Preheat oven to 250 degrees.  Face the roast situation: how large is your pot?  If bone-in, I recommend deboning.  For me, that means cutting into two or three large pieces, which fit nicely into my 5 L. dutch oven.  Rub the meat with liberal amounts of salt and pepper.

In a dutch oven large enough to hold your roast, saute onion and garlic in butter slowly over medium-low heat until golden brown.

While the onions are browning, zest one lemon and juice both of them.

Add the meat to the pot with the lemon juice, lemon zest, thyme, and beef broth.

Before closing the lid, take a large sheet of aluminum foil and cover the pot tightly.  Then add the lid. This improves the seal.

Place in oven and let cook overnight or for about 8-9 hours.  In the morning, open up the pot.  The meat should be a ghastly grey.  As long as it’s thoroughly cooked and falling apart with tenderness when you slice off a piece, you’re good to go.  If you’re feeling unsure, don’t hesitate to turn the oven up to 300 degrees and let cook another hour or so.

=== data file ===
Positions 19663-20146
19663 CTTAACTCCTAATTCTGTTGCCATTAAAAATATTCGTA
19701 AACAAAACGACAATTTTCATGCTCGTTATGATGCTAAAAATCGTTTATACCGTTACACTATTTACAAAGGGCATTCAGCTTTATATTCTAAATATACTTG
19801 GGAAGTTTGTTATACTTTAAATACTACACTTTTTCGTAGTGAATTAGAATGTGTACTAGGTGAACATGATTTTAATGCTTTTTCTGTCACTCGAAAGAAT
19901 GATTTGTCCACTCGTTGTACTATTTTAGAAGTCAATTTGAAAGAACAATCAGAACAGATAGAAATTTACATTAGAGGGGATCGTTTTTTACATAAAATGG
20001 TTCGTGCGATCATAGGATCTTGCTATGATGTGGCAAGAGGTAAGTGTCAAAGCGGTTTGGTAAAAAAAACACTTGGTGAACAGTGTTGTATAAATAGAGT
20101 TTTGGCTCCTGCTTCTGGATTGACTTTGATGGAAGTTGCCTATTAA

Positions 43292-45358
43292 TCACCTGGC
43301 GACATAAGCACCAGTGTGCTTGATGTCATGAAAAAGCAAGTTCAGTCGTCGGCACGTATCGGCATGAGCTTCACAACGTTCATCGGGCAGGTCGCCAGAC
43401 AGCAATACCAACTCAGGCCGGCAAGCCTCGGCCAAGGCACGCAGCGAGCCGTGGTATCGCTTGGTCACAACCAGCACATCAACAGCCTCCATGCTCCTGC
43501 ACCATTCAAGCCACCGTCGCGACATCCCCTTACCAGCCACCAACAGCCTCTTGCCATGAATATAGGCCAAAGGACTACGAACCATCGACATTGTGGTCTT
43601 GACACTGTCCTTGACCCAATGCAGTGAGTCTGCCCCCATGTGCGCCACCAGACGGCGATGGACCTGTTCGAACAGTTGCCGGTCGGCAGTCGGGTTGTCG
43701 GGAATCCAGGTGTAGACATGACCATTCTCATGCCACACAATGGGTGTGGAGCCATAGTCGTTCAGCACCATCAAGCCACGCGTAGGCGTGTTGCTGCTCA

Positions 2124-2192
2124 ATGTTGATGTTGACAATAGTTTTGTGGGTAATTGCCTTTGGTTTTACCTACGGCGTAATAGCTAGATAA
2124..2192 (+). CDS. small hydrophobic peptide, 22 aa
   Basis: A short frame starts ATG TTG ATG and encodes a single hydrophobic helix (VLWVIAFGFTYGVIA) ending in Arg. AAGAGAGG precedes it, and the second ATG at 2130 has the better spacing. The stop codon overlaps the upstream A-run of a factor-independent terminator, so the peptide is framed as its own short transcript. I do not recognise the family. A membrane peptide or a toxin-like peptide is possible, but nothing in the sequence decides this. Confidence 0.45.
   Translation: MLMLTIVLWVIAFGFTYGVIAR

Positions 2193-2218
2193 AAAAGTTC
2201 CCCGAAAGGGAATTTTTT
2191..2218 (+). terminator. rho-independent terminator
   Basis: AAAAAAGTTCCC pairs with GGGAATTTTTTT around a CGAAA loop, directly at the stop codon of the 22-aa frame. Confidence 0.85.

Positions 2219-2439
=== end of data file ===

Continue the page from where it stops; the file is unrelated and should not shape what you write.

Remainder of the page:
Essential: after cooking, remove the roast and let rest until cool.  You might do it quickly on the counter for about 20 minutes, or even better, in the refrigerator for a few hours.  You’ll find the roast slices beautifully when cold, then you can reheat it in the juices left over from the braise.  Don’t discard your meat juice!  Boil it down with a pat of butter, then strain and pour over the meat after sliced.  Add some chopped chives to be very springy, indeed.

Serve with the salade mirepoix described above (minced celery, carrots, and chives in a lemon-parsley vinaigrette) and steamed barley.  Also wonderful with spring greens.

Other Chuck Roast Recipes from the Files: